T.I., The Know-It-All
There was a time when T.I. was getting arrested for holding kilos in the trunk as if to say "yeah I rap...and?" to his label execs and anyone investing time in his future. The original trap star operated with impunity while on parole and was released shortly thereafter on his own recognizance, namely to be well-behaved as a music star should be. All irony aside, he made it his personal mission to free himself from the shackles of rap stereotyping by completely revising his image. In his mixtape phase he blessed Gangsta Grillz and addressed beefs with a pat reply: "I'm King, hear me roar." Simple enough. It's not entirely different from the Wayne tactics of '07, though exercised years earlier. Cliff is a brash character who raps with the same tenacity that accentuates his personality.
He is not all snarls and grimaces, however. As evidenced by the recent skirmish with Luda's manager, he might fuck around and hit you if he's feeling so inclined. At a recent press conference concerning the imagined damage that hip hop had perpetrated on American culture, he was quick to fire back at the fickle media...and ever so eloquently clarified why those theories were specious. In terms of his personality, T.I. wins more points than most rappers because he has never forced himself into a role he does not easily assume in reality. 50 Cent is the super-thug hiding in palatial homes. Kanye is the repressed suburbanite trying to become glamorous. Jay is the purposely ambiguous potentate overseeing a falling empire. None of the aforementioned brings himself into the fray without an armor of multiple personas.
T.I. was never that but he has chosen to revert to this schizophrenia by pushing his alter-ego oeuvre T.I. vs. T.I.P. on to the people. There are some justifiable questions about his make-over. First, there haven't been many successful concept albums in the mainstream. As much as I thought Tyrese would break the mold with Black Ty or whatever he called it, no dice. The RZA had Bobby Digital (one of my actual favorites) but it was not made for mass consumption by any standards, meandering into tales of sex and violence. Doing an alter-ego concept album is about as hard to flip as the elusive double album victory. Why T.I. would choose to enter such dangerous territory at this point in his climb is a real enigma. In fact, that's the problem. He has never been enigmatic in any sense. His songs are he and he is they. Even his crossover records like "Why You Wanna" came from the cool sneering viewpoint and his verse on "My Love" was not as cuddly as Wayne's on "You" with Lloyd.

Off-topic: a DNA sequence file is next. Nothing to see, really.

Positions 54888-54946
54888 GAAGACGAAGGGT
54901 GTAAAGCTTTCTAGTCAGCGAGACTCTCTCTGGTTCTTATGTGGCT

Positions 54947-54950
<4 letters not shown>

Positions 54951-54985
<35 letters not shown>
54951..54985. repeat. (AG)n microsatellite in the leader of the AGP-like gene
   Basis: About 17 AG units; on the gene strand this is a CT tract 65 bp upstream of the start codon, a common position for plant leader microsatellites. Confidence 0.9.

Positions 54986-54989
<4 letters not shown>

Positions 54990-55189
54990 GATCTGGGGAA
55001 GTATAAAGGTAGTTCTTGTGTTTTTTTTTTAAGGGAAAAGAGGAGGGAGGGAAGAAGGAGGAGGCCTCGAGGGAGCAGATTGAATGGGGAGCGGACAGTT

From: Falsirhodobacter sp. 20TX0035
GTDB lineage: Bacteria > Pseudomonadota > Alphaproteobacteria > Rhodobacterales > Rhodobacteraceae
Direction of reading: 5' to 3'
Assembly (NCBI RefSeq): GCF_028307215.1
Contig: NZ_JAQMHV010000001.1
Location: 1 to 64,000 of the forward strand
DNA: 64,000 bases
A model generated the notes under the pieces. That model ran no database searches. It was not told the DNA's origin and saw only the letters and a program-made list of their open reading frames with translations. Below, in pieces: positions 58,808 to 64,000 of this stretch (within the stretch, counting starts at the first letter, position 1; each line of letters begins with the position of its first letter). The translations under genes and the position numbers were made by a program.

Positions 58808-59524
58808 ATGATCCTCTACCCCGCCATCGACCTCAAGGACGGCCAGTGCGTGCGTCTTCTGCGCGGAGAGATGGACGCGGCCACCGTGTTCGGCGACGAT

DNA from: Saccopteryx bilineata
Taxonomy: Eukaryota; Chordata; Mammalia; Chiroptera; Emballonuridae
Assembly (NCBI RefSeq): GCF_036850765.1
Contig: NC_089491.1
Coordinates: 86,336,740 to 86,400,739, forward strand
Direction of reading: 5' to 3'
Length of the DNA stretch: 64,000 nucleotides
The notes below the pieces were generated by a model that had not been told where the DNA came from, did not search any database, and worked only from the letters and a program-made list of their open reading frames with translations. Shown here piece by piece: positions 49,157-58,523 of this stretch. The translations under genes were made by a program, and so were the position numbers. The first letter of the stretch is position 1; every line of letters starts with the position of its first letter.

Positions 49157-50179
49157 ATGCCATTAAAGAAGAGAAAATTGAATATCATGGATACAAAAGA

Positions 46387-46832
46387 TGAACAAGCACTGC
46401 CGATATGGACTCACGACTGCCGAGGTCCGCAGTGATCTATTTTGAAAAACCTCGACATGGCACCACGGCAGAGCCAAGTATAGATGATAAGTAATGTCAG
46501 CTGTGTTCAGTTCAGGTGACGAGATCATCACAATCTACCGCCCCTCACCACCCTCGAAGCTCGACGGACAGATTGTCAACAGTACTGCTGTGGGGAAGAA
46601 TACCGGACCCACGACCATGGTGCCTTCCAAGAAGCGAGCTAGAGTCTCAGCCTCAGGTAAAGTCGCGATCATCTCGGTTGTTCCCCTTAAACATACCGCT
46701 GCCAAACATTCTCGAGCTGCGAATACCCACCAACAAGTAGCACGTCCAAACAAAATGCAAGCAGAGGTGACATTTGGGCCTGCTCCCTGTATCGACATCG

Forgive the constant Wayne comparisons but, frankly, the two are worth measuring against each other because of their symmetrical ascension and subsequent divergence.
Back to T.I. and his new T.I.P. I'm-not-who-you-think-I-am obsession. Marketing and branding are as important to hip hop music as it ever was, mind you. So every artist has made some concessions of individuality to align himself with a brand or a "look." It would be near-sighted to take issue with that but creating your brand by cutting yourself into two lesser halves seems stupid. Up to now, his songs have had the straight-shooter appeal and even express that theme in the titles. In his opus he has, "Whatchu Know About Dat"; "You Don't Know Me"; "You Know What It Is"; "Told You So", "I'm Talkin To You" and other unmistakably direct descriptions. To then veer into the realm of multiple layers and gimmicky dual roles is a contradiction to everything he has done thus far. It falls short of insulting intelligence due to its utter lucidity but son might be making a move that permanently affects his status as a relevant artist.
From a critical standpoint, he accomplished the most he could on King and Urban Legend by taking his braggadocious lyrics and applying them to oversized beats. He survived the summer of Big Beats by matching tracks with Jeezy and Rick Ross -- we'll be saying "who?" about those two any year now -- and wades through conflict like no other. He has never incited fights with anyone but, like an angry dog, he will move when provoked. He has made a stamp with ornery lyrics and the stickiest drawl in the game. If you consider his all-knowing nature above what he lacks in topical depth, he has made an undeniable stamp with candidness about who he is. With his name as his word, he can easily blaze through the swagger-touting replaceable rappers to make his way to the top. Instead, he is essentially doing a Jay in '98 and saying he'll do what everyone expects. "Big Sh*t Poppin" is a repeat of "Whatchu Know" but without duplicating the far-flung horns or triumphant feel, it sounds like T.I. struggling to reinvent himself as...well himself.
I may be wrong in the end but there is a disastrous air about T.I. going for another platinum-seller behind a hackneyed idea such as this. Hopefully, he packs a punch that will carry him outside of the flimsy press world and into the annals of Southern rap supremacy.
This week @ The Smoking Section - T.I. Vs. T.I.P. Vs. TSS. All audio, video & written pieces about Clifford Joseph Harris, Jr. B-sides, mixtapes, appearances...
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